“Most organizations need a starting point that works today and that they can explain in simple language to their board on what needs to be done, and that is really where the CIS Benchmarks and CIS Critical Security Controls provide is that starting point,” says Curtis W. Dukes, executive vice president and general manager of the best practices and automation group at CIS.
Although minor differences exist between STIGs and CIS Benchmarks, the two overlap and are pretty much interchangeable, says Brian Hajost of SteelCloud, focused on automated security control compliance, in Ashburn, Virginia.
Implementation of either STIG or CIS Benchmarks can be a challenge, however, if the process isn’t automated in some manner, due to the disparate requirements and configurations of networks.
Changes to security settings can also have unintended consequences. When the configuration settings of an application are re-configured, it can cause the installed application to “break,” such that it won’t install and/or run properly.
“If the same security policies and configurations could be implemented on all systems, compliance would be a rather easy exercise,” Hajost explains. “All applications respond to security policies differently. Because configuration settings have the potential to ‘break’ applications, the settings for each system, therefore, have to be uniquely adapted or tuned to each application in the operational environment.”
For example, if some of the configuration settings of a Windows or Linux operating system on which an application operates are reconfigured, the application will break. If an application requires specific settings to operate and those settings are prohibited or blocked, the application will fail to load or operate.
Often, server policies must be manually adjusted on an application-by-application, server-by-server basis – a painstaking task that can take many weeks and often falls to system administrators, application administrators, or information assurance staff.
“There are thousands of IT staff that are tasked with addressing compliance manually, but many are not experienced or trained in it,” Hajost adds. “So, they muddle through, but the initial effort can take weeks or even months.”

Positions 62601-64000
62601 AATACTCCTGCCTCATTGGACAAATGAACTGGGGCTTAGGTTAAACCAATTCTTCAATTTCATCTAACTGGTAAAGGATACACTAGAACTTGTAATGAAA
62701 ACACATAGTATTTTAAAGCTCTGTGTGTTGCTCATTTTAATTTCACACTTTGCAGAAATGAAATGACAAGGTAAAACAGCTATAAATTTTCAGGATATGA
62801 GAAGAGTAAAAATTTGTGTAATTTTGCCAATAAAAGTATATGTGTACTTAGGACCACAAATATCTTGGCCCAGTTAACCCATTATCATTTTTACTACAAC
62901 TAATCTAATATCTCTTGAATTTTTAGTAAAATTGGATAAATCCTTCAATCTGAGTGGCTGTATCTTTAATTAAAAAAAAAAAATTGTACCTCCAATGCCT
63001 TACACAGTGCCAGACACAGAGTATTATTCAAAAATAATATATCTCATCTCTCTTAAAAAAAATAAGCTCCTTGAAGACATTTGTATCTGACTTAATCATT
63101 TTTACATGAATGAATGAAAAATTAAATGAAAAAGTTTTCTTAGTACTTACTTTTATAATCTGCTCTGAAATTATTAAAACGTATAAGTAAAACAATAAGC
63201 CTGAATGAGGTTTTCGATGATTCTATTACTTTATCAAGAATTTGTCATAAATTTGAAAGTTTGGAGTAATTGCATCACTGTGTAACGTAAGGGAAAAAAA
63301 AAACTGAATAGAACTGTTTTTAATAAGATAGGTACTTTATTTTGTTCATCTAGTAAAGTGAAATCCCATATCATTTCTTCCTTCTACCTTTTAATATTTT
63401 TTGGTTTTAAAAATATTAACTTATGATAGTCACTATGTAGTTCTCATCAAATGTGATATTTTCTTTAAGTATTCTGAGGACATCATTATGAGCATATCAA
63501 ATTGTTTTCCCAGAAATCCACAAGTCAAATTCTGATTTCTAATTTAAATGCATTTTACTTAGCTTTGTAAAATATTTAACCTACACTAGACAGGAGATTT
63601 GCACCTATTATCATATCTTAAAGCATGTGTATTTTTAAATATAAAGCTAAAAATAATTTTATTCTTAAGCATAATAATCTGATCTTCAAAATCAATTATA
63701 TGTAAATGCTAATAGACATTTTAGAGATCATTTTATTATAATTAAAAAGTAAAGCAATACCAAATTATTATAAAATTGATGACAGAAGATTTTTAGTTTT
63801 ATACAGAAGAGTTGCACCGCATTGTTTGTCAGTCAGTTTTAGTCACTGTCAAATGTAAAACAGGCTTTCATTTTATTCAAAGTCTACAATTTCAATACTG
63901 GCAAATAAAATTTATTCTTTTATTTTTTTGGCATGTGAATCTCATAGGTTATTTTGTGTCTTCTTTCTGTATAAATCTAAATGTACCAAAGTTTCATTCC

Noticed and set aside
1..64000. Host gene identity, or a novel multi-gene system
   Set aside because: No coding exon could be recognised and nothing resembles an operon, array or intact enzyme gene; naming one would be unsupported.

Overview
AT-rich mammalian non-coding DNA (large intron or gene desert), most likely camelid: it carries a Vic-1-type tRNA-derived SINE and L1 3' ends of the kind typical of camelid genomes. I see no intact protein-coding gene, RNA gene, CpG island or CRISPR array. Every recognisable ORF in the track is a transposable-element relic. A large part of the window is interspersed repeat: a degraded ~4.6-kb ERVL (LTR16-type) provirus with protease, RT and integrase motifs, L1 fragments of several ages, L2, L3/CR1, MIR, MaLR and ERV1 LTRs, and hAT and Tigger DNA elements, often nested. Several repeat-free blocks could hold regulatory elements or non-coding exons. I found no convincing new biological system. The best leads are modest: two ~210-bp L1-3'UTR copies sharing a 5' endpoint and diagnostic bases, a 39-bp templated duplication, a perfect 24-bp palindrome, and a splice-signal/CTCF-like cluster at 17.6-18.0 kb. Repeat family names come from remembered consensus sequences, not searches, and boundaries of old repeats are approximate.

Automation can come into play here. Software tools can automate implementation of a security benchmark, even across complex and disparate environments with varying security policies. (Read more under "About ConfigOS" below.) Automated software also simplifies ongoing compliance, which in IT is a constantly evolving process.
“New security updates are introduced periodically to account for newly discovered vulnerabilities as well as changes and updates by the vendors supplying the major operating environment components,” Hajost describes.
Limiting risk and liability
Automating configuration security settings can be of immense value, but it is not intended to provide a complete cybersecurity framework. Still, the automation and associated documentation provided can play a critical role in reducing legal liability and attaining cyber insurance.
Legislation enacted recently in Ohio and in 2017 in California establishes legal protections for organizations that have implemented an established security framework, such as CIS Critical Security Controls, should the organization suffer a data breach.
“If a data breach gets litigated or adjudicated in a court of law, you want to be able to demonstrate to a judge or jury that you had reasonably implemented and followed a security best practice framework,” Dukes says.
Although many of the security frameworks are still voluntary in the commercial sector, Dukes has seen increased adoption from forward-thinking organizations in the retail, IT consulting, and academia sectors.
“In the near future, more security frameworks are going to move from being voluntary to mandated,” Dukes predicts. “Organizations should spend time getting educated and starting the process toward more effective cyber defense now, and not wait until it is mandated. There is too much at stake.”
About the author
Jeff Elliott is a Torrance, Calif.-based technical writer. He has researched and written about industrial technologies and issues for the past 20 years.
ConfigOS from SteelCloud currently supports more than 6,000 standard CIS and STIG configuration settings. The software produces a domain-independent comprehensive policy “signature” including user-defined documentation and policy waivers. In this step, weeks or months of manual work can be completed in an hour.
The signature and documentation are included in a secure, encrypted signature container used to scan endpoints (laptops, desktops, physical/cloud servers) without being installed on any of them. The time it takes to implement hundreds of configuration security settings on each endpoint is typically under 90 seconds and ConfigOS can handle multiple implementations at a time.
Automating the process reduces initial hardening time by 90 percent, Hajost estimates, while reducing system security policy maintenance expenses by roughly 70 percent. More information on ConfigOS from SteelCloud is available at www.steelcloud.com.